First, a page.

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Decision-making at the time of parasitism: cowbirds prefer to peck eggs with weaker shells

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Interspecific avian brood parasites, like cuckoos and cowbirds, lay their eggs in nests of other species, the hosts, which take over the entire parental care of the parasite's eggs and chicks. This breeding strategy requires decisions that may affect the parasite's reproductive success. During the breeding season, cowbirds search for host nests and revisit them to monitor its progress and parasitize at the time host laying begins. When visiting hosts nests, they repeatedly peck the nest contents trying to destroy one or more eggs. This behaviour favours parasite's offspring by reducing the competition for food with nestmates. We evaluated if the egg-pecking behaviour of female shiny (Molothrus bonariensis) and screaming (M. rufoaxillaris) cowbirds is affected by the strength and the size of the eggs they find in the nest. We presented to wild-caught females artificial clutches with two natural eggs that differ in size and shell strength. We found that female shiny and screaming cowbirds adjusted egg-pecking behaviour based on the strength but not on the size of the eggs. When differences in strength between eggs were high, both cowbird species pecked more frequently the egg with the weaker shell, increasing the probability of a successful puncture. Our results indicate that female cowbirds can discriminate eggs through the strength of the shell, and by choosing the weaker egg to peck, they increase the probability of puncturing.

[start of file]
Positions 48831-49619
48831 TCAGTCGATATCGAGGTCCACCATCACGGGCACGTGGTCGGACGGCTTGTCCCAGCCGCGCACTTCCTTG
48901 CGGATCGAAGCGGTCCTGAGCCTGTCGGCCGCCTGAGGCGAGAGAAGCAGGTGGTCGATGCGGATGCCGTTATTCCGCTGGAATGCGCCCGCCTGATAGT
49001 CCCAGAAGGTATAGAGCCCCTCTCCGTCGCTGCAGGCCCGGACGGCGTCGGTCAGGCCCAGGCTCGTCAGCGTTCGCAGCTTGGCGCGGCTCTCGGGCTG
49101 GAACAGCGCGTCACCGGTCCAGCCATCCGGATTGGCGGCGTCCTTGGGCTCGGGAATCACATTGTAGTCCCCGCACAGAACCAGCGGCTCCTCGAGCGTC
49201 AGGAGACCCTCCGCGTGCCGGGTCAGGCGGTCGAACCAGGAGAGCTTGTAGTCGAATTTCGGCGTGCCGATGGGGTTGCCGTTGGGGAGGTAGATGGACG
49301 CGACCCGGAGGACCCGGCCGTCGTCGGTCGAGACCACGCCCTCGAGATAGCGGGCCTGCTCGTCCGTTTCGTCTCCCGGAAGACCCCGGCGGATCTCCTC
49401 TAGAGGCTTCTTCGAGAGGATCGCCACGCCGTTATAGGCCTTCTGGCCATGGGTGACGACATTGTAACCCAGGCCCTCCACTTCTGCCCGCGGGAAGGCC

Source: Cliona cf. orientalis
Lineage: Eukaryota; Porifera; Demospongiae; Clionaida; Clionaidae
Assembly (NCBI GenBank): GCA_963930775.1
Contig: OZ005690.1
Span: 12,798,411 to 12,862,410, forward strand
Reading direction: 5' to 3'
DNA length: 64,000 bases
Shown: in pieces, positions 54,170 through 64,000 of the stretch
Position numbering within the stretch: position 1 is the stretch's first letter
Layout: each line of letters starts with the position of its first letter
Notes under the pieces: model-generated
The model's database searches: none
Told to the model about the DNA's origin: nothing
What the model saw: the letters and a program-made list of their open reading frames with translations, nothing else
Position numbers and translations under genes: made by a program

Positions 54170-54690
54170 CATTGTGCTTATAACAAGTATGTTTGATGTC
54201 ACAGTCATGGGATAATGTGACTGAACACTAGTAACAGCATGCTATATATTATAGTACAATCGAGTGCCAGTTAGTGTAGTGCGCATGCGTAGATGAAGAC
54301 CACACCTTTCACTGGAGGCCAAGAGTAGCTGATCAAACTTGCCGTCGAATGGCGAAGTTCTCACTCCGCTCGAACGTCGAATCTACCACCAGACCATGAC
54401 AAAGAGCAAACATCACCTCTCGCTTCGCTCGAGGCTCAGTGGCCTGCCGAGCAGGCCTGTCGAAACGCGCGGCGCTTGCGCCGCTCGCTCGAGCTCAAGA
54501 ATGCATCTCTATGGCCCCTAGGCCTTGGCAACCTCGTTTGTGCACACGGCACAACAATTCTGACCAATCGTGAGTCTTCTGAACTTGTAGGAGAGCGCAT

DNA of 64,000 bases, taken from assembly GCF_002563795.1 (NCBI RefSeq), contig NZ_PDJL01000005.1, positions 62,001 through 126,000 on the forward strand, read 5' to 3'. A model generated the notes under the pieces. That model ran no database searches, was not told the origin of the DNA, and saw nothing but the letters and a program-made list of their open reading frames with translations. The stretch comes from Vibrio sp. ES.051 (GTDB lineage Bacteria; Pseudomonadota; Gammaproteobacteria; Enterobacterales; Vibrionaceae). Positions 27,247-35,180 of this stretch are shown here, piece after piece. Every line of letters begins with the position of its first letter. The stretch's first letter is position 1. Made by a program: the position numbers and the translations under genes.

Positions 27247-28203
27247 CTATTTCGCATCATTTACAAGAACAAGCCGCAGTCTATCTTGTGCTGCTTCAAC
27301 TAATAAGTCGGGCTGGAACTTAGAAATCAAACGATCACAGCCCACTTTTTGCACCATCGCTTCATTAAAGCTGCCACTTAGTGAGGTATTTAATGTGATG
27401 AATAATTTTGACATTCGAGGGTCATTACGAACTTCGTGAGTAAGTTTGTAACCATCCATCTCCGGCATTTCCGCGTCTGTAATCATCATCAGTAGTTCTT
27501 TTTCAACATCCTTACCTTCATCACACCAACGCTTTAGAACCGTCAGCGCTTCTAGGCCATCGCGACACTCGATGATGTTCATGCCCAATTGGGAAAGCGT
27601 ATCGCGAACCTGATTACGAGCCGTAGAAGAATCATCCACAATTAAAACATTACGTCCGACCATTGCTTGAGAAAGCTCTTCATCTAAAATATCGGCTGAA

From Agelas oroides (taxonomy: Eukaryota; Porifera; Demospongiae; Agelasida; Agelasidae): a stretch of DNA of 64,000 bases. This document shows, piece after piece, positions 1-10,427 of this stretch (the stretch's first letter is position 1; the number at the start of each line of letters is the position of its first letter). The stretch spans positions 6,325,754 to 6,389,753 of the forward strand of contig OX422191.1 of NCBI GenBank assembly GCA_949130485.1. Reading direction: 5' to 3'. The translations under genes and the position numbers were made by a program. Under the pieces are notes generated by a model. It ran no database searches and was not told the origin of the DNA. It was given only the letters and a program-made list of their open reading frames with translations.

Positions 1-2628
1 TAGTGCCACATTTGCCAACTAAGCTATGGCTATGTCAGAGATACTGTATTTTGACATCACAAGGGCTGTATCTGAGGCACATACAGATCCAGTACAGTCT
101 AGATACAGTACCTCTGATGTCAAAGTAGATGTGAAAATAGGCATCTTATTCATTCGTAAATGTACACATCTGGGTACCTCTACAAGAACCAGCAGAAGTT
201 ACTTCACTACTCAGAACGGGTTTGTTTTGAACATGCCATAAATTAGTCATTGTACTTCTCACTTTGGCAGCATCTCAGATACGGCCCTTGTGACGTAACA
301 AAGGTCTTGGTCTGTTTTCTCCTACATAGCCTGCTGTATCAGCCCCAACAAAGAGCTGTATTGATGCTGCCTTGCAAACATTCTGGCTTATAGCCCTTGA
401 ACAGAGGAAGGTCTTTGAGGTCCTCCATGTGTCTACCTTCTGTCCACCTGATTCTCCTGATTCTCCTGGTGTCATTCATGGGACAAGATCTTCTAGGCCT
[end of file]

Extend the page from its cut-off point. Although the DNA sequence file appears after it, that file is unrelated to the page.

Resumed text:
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We thank the Elsa Shaw de Pearson Foundation for supporting our fieldwork at Reserva El Destino. We also thank two anonymous reviewers and the Associate Editor Kazuhiro Goto who provided their helpful comments on a previous version of the manuscript. This work was supported by Grants of the Agencia Nacional de Promoción Científica y Tecnológica and the University of Buenos Aires.


This work was supported by grants of the Agencia Nacional de Promoción Científica y Tecnológica and the University of Buenos Aires.

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Correspondence to Vanina D. Fiorini.

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This manuscript is not being considered elsewhere and all coauthors have agreed to this submission. We have no conflicts of interest to disclose.

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Experiment protocol has been established in compliance with the ethical standards, ensuring that all necessary precautions have been taken and the welfare of the birds has been respected. All work complied with the Argentinean Law for the Conservation of Wild Fauna (Ley Nacional de Fauna 22421/81) and was conducted with the authorization from the Organismo Provincial para el Desarrollo Sostenible, Argentina (Permit Number 202/12-O.P.D.S.).

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Cossa, N.A., Reboreda, J.C. & Fiorini, V.D. Decision-making at the time of parasitism: cowbirds prefer to peck eggs with weaker shells. Anim Cogn 25, 275–285 (2022).

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